Never, Never, Ever Give Up


1919 – Walt Disney is fired from his newspaper job for lacking imagination.


1926 – Lucille Ball is told by her acting  coach that she’s wasting “her time and ours.”


1936 – John F. Kennedy runs for president of the Harvard freshman class,  and loses.


1960s – Steven Spielberg is rejected by the film school at USC.

beatles early days

1962 – The Beatles are rejected by Decca Records.


1973 – Hillary Clinton fails the District of Columbia bar exam.

Oprah Winfrey
1977 – Oprah  Winfrey is fired from her news job for being too emotionally involved.

1985 – Steve Jobs is fired from the Macintosh division of Apple.th73JMV7IZ

1996 – J.K. Rowling is turned down 12 times for her Harry Potter manuscript.

Never, never, ever give up.



Crime doesn’t pay; Neither does writing


I’ve known a lot of writers over the years. Many dreamed of making big money from their writing. But of all the writers I’ve known, only one or two have made any significant amount of money.

But I know plenty of writers who have spent lots of money trying to reach the level where the payoff comes. I know writers now who spend thousands every year to sell hundreds of dollars in books. They spend big bucks on conferences, travel, writers’ swag (gifts you give away to induce readers to buy your books), book doctors, contest fees, reading fees, postage, and books and magazines to improve their writing.

There’s a whole industry out there devoted to separating hopeful writers from their money and ninety-nine percent plus of all those writers will never make any real money off their writing. That’s the harsh reality of the economics of the writing business.

Just like in most businesses, but especially in the arts, a few lucky souls at the top reap huge rewards while millions at the bottom get a pittance at best. J.K. Rowling is a billlionaire. All the writers I know are thousandaires, but those thousands came from something other than their writing.

If I sound bitter, it’s because the system sucks. It’s another instance of income inequality. Instead of taking all the money from book sales and divvying it up in some kind of equitable way, the distribution of the money is extremely skewed to reward a few lavishly and deny the rest of the writers. J.K. Rowling doesn’t need or deserve a billion dollars. She would be adequately compensated with a small fraction of that, and many excellent writers producing fine work deserve way more than they’re getting.

One editor told Emily Dickinson her work was not poetic.

One editor told Emily Dickinson her work was not poetic.

Yeah, I know life isn’t fair. Capitalism is flawed. All that crap. But it’s not easy to see people dream their life away, devote themselves to producing good art, and go almost totally without financial reward.

It gets worse. The two writers I know who have made some money from writing aren’t even very good writers. What they are is good promoters, smoozers, back slappers, snake oil salesmen. Their sales skills are a lot better than their writing ability. They crank out mediocre books, and then huckster the hell out of them. They don’t deserve to be the successes they are, but they still get lots of adoration from writers who dream of fortune from their work. Somehow, lots of aspiring writers are blind to the pedestrian quality because they are dazzled by the money these somewhat financially successful writers have made.

Herman Melville's Moby Dick was a publishing flop.

Herman Melville’s Moby Dick was a publishing flop.

Writers who dream the dream of big money would be well informed to consider some fine writers who made little or no money from their scribblings during their lifetimes. Herman Melville, Franz Kafka, Emily Dickinson, Edgar Allen Poe, H.P. Lovecraft and Henry David Thoreau may be writing icons today, but during their lifetimes they had limited success. Getting money from your art is a lot like chasing a rainbow. Van Gogh paintings go for hundreds of millions today, but during his life, he sold a total of two.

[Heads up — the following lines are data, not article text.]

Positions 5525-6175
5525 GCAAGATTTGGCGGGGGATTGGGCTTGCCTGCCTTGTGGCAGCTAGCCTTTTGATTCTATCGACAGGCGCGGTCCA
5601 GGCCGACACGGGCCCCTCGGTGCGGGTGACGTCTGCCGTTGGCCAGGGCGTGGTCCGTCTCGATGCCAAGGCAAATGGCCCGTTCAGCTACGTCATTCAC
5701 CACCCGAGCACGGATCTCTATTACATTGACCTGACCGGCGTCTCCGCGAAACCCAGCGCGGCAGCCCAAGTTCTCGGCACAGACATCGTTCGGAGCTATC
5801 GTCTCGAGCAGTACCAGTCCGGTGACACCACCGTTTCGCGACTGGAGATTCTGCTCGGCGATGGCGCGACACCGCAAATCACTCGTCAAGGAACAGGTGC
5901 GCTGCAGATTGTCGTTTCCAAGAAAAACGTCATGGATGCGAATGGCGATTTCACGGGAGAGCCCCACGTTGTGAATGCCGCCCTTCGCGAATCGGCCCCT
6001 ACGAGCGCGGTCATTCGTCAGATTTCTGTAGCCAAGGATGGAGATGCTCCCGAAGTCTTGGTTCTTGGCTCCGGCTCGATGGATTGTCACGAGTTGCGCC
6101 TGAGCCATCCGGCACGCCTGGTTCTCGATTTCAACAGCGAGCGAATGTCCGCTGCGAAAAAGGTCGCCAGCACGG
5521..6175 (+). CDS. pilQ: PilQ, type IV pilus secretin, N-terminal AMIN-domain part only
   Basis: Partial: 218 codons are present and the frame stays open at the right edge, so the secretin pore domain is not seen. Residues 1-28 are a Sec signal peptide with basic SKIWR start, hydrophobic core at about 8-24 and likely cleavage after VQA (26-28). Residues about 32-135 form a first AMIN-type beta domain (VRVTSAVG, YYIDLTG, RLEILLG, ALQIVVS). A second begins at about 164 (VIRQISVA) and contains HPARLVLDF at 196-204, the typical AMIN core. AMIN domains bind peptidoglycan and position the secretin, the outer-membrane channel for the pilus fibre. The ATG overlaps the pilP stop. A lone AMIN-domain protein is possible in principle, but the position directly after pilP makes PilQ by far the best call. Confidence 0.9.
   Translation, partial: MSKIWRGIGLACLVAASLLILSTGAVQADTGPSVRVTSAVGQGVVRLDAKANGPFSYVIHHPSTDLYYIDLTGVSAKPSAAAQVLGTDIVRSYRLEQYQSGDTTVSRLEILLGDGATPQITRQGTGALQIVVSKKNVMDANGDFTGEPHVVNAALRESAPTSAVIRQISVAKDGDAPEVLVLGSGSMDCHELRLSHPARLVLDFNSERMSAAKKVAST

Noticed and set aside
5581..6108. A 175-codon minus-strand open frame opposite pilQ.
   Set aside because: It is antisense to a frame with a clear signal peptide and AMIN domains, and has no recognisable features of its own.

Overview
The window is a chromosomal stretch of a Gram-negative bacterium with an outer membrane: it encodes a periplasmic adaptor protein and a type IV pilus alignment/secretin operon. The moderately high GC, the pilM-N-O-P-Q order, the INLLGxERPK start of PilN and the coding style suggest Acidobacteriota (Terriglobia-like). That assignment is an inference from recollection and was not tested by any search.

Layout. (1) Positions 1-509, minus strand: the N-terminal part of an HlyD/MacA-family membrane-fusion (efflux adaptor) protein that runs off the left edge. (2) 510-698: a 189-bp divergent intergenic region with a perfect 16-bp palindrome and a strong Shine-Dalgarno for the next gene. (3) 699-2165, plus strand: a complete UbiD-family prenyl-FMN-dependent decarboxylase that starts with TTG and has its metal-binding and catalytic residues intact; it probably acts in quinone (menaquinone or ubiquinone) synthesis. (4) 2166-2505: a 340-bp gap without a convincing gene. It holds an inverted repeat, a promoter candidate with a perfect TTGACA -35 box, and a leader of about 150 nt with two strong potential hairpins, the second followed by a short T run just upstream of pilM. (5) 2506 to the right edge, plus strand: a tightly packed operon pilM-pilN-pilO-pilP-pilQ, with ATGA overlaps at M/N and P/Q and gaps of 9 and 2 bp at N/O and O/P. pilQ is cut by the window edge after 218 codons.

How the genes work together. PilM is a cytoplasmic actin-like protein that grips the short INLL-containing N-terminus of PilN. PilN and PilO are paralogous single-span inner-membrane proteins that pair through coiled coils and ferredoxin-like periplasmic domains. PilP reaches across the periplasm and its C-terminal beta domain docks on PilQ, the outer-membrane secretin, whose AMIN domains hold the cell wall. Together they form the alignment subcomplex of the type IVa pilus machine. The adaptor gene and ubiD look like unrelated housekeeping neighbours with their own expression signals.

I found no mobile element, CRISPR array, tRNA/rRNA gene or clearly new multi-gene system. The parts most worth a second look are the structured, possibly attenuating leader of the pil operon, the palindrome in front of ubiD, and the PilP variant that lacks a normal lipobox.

Here’s another harsh fact writers should know: The average ebook or on-demand book sells less than 200 copies in its lifetime. And for POD books the largest portion of those sales are to the writer of the book, who then takes it out to readings and conferences and tries to hawk it to the public. Lots of those books end up sitting in a box in some closet. That means that the average book produces, over many years, a few hundred dollars. The phrase “starving writer” would be an understatement if most writers had to live on the income from their writing. They wouldn’t be starving; they’d be dead from starvation. Maybe you’ve heard of places in the third world where people live on a dollar a day? Most writers don’t earn that much.

If money is your goal in life, buy a lottery ticket. Become a doctor, stock broker or a CPA. Rob a bank. Start a Ponzi scheme. But don’t expect big bucks from your writing.

Am I saying that writers should just give up and quit because the odds of  earning any real money are almost hopeless? Definitely not. Thankfully, there are other rewards that have nothing to do with money. Excuse me for a moment while I transition from cynic to hopeless Polyanna.

Recently a really fine local poet named Miller Williams left this world. Though he achieved about as much as a modern poet could– awards, publication, and the respect of other artists –I don’t think he was wealthy in terms of dollars. An excellent article on his life that was just published quoted him as saying that he would be fulfilled by the prospect that someone might read one of his poems a thousand years from now and be moved by it.

So maybe a better goal for a writer is a form of immortality. Most people are forgotten just decades after their death. But writers, along with other creative types, leave something behind that enriches humanity while memorializing the creator. That’s the kind of thing money can’t buy.